Welcome back. I hope everyone had a good holiday and spent some of that Boxing Day budget on things for the kitchen. Okay, I don't really expect that you did. But I did.
It's time to get back in the kitchen, and this issue I've chosen to give you a bit more difficult task. You made it through last term, so hopefully you have gained enough confidence and skill to handle this.
These are called Lady Scones for the lady I picked the recipe up from. Don't be deterred by the seemingly long instructions, the result is well worth it. Enjoy!
- 4 1/2 cups all-purpose flour, plus more for work surface and hands (just keep the bag out while you work)
- 2 tablespoons granulated (the kind you put in your coffee) sugar
- 2 tablespoons baking powder (NOT baking soda)
- 1 teaspoon baking soda (NOT baking powder)
- 1 teaspoon salt
- 1 cup cold unsalted butter (2 sticks), cut into 1/2-inch pieces (You can also use margarine, but either way it should be chilled or your scones will be very heavy, not light and fluffy and delightful.)
- 1 cup dried cranberries (Look in the fruit section of the grocery store.)
- 2 1/4 cups whipping cream, plus more if needed
- 1 large egg yolk**
- granulated sugar
- elbow grease
- Mix together the flour, granulated sugar, baking powder, baking soda, and salt in a large bowl. Using a pastry blender (aka, a fork and the elbow grease), cut in butter until mixture forms coarse crumbs with a few large clumps. Basically this means to mix the butter in. It's easiest with a fork, as chilled butter is rather hard. Mix in cranberries.
- Make a well in center of flour mixture (You know, the way you used to make a volcano out of your mashed potatoes so you could pour gravy lava down the sides. Oh come on, I know you did. Some of you still do, admit it). pour in just 2 cups of the cream. Using your hands, as I promised, draw dry ingredients over cream, gradually gathering and combining the dough until it just comes together. It should clump but not be overly sticky. If it becomes sticky, add a small amount of flour. However, it should not get sticky if you followed instructions. If it is too dry, add more cream, 1 tablespoon at a time.
- Turn out dough onto a lightly floured work surface. I suggest a clean and dry cutting board. With lightly floured hands (again as promised!), gently pat dough into a 9-inch circle, about 1 inch thick. This is about the diameter of a dinnerplate, or a bit smaller. Regardless, the important thing is the thickness. 1 inch, folks! Using a sharp knife, cut the circle into 16 triangles. (Isn't this a wonderful recipe for mathies?)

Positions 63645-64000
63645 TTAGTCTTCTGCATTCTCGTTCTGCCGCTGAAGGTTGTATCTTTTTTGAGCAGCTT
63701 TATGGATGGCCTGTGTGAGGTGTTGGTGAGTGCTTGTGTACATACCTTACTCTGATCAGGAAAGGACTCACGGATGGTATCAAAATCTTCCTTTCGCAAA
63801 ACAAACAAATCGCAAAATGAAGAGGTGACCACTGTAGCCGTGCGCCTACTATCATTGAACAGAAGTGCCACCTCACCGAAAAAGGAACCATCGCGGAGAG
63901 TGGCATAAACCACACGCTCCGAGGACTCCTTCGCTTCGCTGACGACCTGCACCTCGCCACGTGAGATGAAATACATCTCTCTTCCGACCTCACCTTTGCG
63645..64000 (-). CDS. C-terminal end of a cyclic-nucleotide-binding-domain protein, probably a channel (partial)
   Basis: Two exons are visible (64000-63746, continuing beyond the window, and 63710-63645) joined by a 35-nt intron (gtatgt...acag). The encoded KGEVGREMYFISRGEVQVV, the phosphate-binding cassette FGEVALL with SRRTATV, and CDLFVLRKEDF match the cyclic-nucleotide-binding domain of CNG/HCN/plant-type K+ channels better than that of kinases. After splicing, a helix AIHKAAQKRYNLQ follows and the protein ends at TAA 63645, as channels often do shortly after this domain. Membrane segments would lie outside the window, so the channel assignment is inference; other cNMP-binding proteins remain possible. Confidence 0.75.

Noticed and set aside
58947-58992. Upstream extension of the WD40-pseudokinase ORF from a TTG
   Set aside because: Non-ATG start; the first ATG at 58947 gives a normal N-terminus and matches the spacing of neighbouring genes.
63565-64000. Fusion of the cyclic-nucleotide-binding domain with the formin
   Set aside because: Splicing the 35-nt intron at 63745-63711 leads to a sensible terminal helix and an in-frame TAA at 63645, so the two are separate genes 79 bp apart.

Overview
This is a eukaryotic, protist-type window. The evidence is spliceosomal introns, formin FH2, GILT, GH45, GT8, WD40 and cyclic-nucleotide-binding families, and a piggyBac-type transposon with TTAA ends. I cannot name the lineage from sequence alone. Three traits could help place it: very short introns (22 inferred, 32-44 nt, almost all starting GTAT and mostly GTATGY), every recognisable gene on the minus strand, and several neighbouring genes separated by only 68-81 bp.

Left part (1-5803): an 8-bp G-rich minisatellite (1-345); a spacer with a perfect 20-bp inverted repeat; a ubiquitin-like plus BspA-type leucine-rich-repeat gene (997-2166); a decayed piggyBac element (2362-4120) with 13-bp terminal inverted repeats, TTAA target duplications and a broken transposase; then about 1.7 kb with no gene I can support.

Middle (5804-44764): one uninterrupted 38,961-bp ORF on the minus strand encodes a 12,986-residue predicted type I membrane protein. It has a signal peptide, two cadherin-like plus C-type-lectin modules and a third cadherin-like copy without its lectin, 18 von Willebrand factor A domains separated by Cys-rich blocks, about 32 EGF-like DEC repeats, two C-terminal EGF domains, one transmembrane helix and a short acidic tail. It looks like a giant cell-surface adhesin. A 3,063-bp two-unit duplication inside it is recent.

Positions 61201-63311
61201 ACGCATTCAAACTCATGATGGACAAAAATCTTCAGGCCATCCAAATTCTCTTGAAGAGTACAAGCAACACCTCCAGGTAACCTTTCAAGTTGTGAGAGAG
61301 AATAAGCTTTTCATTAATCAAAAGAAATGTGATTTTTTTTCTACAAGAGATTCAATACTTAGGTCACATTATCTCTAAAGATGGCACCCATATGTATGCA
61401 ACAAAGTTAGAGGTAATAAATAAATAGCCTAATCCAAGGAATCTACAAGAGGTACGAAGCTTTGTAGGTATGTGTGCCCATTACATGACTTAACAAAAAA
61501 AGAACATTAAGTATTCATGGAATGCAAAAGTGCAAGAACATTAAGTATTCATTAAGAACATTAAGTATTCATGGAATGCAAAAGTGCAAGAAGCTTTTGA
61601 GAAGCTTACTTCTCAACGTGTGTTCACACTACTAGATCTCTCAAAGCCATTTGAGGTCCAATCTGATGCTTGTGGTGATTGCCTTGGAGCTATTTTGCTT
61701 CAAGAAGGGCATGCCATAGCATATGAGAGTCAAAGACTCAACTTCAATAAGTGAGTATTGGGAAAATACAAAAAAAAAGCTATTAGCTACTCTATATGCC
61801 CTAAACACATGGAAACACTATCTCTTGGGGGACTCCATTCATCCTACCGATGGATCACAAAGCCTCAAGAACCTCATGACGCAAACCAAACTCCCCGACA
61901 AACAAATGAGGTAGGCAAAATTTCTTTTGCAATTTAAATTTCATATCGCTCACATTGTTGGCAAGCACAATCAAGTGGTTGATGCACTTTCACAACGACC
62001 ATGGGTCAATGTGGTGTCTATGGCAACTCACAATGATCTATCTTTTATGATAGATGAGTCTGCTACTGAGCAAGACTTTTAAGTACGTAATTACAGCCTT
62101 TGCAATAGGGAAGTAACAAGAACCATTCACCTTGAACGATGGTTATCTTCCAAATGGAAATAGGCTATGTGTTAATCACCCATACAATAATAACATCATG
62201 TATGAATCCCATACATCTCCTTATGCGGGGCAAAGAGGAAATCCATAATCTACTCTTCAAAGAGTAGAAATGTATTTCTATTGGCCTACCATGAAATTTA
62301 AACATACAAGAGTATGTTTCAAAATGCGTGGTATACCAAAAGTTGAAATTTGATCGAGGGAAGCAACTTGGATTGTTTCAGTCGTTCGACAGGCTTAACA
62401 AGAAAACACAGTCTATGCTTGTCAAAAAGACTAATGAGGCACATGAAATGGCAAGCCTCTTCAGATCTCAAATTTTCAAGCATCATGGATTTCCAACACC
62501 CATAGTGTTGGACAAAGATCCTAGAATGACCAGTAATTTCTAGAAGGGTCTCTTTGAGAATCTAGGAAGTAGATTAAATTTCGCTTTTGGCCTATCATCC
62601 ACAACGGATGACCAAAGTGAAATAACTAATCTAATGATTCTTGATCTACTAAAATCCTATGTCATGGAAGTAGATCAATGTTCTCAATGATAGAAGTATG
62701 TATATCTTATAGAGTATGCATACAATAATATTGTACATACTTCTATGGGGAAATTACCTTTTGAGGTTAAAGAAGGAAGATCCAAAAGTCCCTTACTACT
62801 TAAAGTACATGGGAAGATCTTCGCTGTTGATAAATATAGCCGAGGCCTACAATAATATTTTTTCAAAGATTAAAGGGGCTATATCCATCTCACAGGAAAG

- Transfer triangles to baking sheets, either lightly greased or non-stick; cover with plastic wrap and freeze until very firm, at least 2 hours or overnight. For the extremely impatient, the freezing is not essential, but your scones will be lighter and more delightful if you do.
- Preheat oven to 375F. Lightly beat egg yolk with a fork with remaining 1/4 cup cream in a small bowl; brush over tops of scones. Sprinkle generously with the extra granulated sugar. Bake until golden and flecked with brown spots, 30 to 35 minutes. Transfer scones to a wire rack, if you have one. Serve warm or at room temperature. Scones are best eaten the day they are baked, yum yum.
** About that egg yolk. It's time you learned how to separate an egg. Crack the egg as close to the middle as you can, and as cleanly as possible. Have a small bowl nearby for the white. When you crack open the egg, do it carefully and slowly, trying to catch the whole yolk in one half. Let the white drop into the bowl. Pass the yolk back and forth between the halves (see why a clean break is better?) until there is little to no white left with the yolk.